Things seem to be looking up in terms of story as well. At last a story that I wanted to take part in and it made sense.

The game itself is far from perfect. Mainly because some of the stuff you take for granted as being cut from a film is a staple  in video games. In a game when you walk from one room to another you bloody well make sure you walk from one room to another. In a film the transition is cut to make sure you don’t lose the pace of the film. I have no idea how you resolve that conflict and make people feel that they’re still in control but I did feel it quite often while playing.

I suppose that really comes down to what the hell this is. It clearly is a game but it’s also straying into the area of more passive entertainment.

I had thought a game that you essentially just influence every now and then would be  a bit of an objective experience. That ‘s just wrong. Some of the action sequences suck you in purely because you don’t know when you’ll get to influence them, whilst simultaneously trying to take in what you’re seeing, digest it and getting ready to press triangle really fast.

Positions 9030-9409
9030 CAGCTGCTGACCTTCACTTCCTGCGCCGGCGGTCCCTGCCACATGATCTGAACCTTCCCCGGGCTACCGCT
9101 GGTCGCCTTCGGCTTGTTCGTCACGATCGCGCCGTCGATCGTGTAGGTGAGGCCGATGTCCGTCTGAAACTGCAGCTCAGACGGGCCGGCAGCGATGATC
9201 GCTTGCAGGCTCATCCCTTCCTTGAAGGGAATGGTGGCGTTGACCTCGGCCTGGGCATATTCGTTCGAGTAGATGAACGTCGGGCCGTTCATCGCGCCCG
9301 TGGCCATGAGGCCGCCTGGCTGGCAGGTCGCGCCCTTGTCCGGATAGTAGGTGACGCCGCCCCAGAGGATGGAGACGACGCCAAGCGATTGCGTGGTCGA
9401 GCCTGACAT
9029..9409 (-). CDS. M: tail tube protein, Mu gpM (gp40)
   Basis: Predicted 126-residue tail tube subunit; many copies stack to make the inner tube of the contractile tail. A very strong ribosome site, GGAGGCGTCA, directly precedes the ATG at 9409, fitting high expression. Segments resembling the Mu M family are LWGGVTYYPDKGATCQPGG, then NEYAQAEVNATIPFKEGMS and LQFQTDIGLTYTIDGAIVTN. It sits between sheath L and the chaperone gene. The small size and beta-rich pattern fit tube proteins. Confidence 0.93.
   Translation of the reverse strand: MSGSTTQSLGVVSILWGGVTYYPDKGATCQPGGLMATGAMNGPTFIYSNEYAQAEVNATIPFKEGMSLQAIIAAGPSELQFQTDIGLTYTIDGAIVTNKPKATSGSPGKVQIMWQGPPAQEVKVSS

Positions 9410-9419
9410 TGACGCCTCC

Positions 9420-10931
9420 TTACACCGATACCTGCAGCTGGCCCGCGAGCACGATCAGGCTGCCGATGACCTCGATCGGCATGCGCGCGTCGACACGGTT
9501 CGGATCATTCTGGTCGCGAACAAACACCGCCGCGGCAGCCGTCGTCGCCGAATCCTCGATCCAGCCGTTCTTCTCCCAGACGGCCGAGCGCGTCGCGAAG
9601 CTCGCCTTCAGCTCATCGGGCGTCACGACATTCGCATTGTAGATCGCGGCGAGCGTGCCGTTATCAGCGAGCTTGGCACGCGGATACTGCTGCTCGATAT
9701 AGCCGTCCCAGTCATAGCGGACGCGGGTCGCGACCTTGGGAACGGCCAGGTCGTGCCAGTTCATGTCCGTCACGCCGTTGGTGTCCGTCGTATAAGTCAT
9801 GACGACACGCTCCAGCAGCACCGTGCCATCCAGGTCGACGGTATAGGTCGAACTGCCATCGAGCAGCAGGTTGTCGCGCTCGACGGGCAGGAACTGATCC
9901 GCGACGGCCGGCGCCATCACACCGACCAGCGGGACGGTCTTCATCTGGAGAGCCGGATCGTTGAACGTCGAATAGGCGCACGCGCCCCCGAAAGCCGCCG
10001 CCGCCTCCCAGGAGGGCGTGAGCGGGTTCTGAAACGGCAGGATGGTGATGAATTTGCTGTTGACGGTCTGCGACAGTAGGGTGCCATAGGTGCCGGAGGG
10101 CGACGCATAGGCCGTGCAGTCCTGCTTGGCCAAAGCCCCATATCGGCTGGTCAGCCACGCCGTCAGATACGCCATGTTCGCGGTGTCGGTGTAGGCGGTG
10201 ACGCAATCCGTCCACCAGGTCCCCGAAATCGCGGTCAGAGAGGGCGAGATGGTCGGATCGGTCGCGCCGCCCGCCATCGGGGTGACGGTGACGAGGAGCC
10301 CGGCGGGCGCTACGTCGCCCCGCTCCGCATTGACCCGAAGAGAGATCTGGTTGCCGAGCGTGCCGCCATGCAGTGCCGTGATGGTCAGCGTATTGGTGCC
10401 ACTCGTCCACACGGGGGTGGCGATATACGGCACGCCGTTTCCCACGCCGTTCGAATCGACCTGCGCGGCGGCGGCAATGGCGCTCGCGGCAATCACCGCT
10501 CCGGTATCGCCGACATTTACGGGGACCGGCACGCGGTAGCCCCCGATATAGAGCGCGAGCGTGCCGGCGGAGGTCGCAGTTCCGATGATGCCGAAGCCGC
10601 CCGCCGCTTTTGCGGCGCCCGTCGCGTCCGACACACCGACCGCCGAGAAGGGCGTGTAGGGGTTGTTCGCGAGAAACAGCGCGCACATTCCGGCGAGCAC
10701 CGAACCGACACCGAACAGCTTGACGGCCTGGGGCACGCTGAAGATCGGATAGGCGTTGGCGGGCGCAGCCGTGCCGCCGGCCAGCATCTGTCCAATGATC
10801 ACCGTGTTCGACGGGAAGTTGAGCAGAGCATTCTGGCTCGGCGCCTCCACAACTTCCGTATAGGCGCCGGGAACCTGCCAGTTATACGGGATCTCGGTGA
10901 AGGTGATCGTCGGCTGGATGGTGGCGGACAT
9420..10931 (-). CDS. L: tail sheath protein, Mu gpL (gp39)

It’s interesting that after mentioning moral choices in Mass Effect, they form the basis for how Heavy Rain works. There are decisions in there that I almost agonised over.  They clearly influence how the story develops as having seen adverts on the Telly, everything they’ve shown me is different to my first play through.

If you have spare cash then I heartily recommend Heavy Rain. It’s a game that you won’t regret playing but as soon as you finish it you’ll think “the sequel will be amazing”.


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Aliens vs Predator

February 21st, 2010

When it comes to writing anything that involves Aliens and Predators there is a very long and established custom. It is important to stress how cool Predator was and how Aliens is better than Alien because it has Space Marines in it.  It’s then important to look off wistfully into the ether and contemplate how brilliant it would be if Predators, Aliens and Space Marines could all be combined into one masterpiece. I’m probably not going to mention any of that.

We all know it.

Having said that I am probably one of the few people in the world that thought AVP: Aliens vs Predator wasn’t that bad a film and it taught us how important pyramids are.  I even sat through AVPR: Aliens vs Predator – Requiem which wasn’t that good. I haven’t got any real recollection of what happened in it.